One of the new owners of Tower Square, Vid Mitta, has also become an equity partner in White Lion, said Berry, adding that the ownership team has expanded in recent months and now includes several managing partners, including Clark and brewer Mike Yates.
What’s on Tap?
It was this expanded team that appeared before the Armory Quadrangle Civic Assoc. last week, and is slated to make its case to the City Council later this month (they certainly believe they have a strong one).
If all goes as planned — and the brewing equipment has already been moved in — roughly 98% of production will take place in downtown Springfield, said Berry, adding that the remaining 2% — the bottles supplied to MGM Springfield (the rest are cans) — will be contracted out.
And while pressing on with the plans for the brewery, the owners are taking bold steps to build the brand and expand its footprint.
The beer garden is one of these steps, said Clark, adding that a permanent location for the beer garden and an expansion from Wednesdays to Wednesday through Saturday was a logical progression, and one that made this a family event.
“We’ve created an environment where, if you’re a mother and father with two young kids, everyone can come down on Saturday afternoon or Friday night and listen to some music and play games, and all have a good time,” she said, adding that the garden is open from 4 to 9 p.m.
Meanwhile, outside the city, the brand, which self-distributes, has now extended its reach across the state to Cape Cod and continues to look for new growth opportunities, said Berry, adding that it now has more than 750 accounts — and counting.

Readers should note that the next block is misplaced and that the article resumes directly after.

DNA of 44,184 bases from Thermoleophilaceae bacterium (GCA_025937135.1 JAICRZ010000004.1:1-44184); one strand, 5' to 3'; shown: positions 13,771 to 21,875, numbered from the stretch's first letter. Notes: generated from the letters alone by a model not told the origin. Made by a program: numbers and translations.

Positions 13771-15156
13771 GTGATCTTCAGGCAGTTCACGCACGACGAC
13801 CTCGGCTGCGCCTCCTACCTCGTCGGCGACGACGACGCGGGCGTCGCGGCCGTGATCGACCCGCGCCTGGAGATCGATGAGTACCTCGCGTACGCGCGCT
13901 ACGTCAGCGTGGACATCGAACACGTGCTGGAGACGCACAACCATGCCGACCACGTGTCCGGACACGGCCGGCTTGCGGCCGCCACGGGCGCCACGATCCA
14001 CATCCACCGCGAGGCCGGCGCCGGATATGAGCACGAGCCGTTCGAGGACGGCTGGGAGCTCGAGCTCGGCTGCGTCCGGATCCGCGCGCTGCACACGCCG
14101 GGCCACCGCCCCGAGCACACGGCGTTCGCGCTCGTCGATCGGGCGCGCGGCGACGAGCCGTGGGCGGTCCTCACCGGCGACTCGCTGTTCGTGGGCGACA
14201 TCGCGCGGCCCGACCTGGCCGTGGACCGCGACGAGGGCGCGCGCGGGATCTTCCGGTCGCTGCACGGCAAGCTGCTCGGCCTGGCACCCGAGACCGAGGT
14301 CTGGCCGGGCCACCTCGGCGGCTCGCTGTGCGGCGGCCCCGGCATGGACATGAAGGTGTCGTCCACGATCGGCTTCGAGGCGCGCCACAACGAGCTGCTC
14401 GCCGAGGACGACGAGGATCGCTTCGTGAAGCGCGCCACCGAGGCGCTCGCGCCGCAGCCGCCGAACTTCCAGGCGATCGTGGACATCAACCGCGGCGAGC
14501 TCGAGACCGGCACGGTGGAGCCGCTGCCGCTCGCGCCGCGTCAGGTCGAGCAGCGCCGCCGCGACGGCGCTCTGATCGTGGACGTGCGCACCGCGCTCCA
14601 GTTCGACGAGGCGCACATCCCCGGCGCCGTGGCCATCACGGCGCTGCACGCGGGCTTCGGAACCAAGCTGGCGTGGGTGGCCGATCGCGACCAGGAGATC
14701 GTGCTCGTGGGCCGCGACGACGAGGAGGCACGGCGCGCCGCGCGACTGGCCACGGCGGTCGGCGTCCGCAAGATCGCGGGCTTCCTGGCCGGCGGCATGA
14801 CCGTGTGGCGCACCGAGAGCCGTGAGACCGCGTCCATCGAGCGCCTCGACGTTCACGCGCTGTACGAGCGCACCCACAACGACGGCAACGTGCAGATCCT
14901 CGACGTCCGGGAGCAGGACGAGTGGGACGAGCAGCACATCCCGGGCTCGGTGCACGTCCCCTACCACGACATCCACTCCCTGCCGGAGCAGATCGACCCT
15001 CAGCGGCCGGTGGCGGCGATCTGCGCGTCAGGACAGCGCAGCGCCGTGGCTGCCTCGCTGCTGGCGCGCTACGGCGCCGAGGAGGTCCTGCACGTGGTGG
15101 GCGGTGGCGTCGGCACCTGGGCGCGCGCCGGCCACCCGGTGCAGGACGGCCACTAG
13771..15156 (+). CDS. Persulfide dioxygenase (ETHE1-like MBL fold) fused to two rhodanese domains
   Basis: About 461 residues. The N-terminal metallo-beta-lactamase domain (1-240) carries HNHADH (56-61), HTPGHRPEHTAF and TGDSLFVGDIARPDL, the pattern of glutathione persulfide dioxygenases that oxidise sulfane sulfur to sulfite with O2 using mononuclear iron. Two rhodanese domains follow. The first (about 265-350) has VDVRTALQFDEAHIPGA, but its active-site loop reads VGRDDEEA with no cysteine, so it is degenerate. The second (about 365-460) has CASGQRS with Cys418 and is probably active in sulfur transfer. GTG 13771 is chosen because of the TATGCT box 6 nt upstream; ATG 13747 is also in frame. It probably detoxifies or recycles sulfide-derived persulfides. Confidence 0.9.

“We’ve been able to grow in Central and Eastern Mass. through hard work and forging relationships,” said Berry, who credits another fairly recent addition to the team, Blair Landry, a veteran of the craft-beer industry who had already forged a number of relationships on the distribution side within the industry with another label, and has been re-engaging with the White Lion brand. “Locally, it’s a much cleaner and clearer conversation because we’re local. Through the relationships that all of us have, we’ve been able to onboard a number of accounts that have enabled us to grow considerably over the past two years.”
He said the decision to self-distribute, while somewhat unusual, is a pivot— again, one of many — that has benefited the company in a number of ways.
“Early on, we relied too heavily on distribution partners,” he explained. “Those distribution partners can open doors, but they’re also managing another 100 to 150 brands, and that led us to make a pivot; we felt we could have a stronger level of engagement by doing it on our own, and we’ve been able to demonstrate that by opening up many more accounts and strengthening our outlook going forward.”
He acknowledged there is a tremendous amount of competition within the craft-beer industry, and new brands enter the market seemingly every week. But he said this competition provides both challenges and opportunities, with the latter coming to those willing to put in the work and make their brand stand out in a crowded marketplace.
“Craft is about local; craft is about conversation and fostering relationships,” he explained. “If you can engage and foster relationships and have good beer and be true to your word, you’re going to be able to open some doors, and we’ve done that.”
Berry told BusinessWest that, if all goes smoothly — and what he told the accelerator graduates at commencement is that things certainly don’t always go smoothly — the first can of White Lion will be rolling off the line at the facility in Tower Square late this summer.
It will be an important moment for the company given the stage in its development and the location of the brewery — the heart of downtown Springfield.
But, in reality, it’s just the latest in a number of big moments, with many more likely to come as the team at White Lion continues to ride that wave of experience and continue its remarkable journey.
George O’Brien can be reached at [email protected]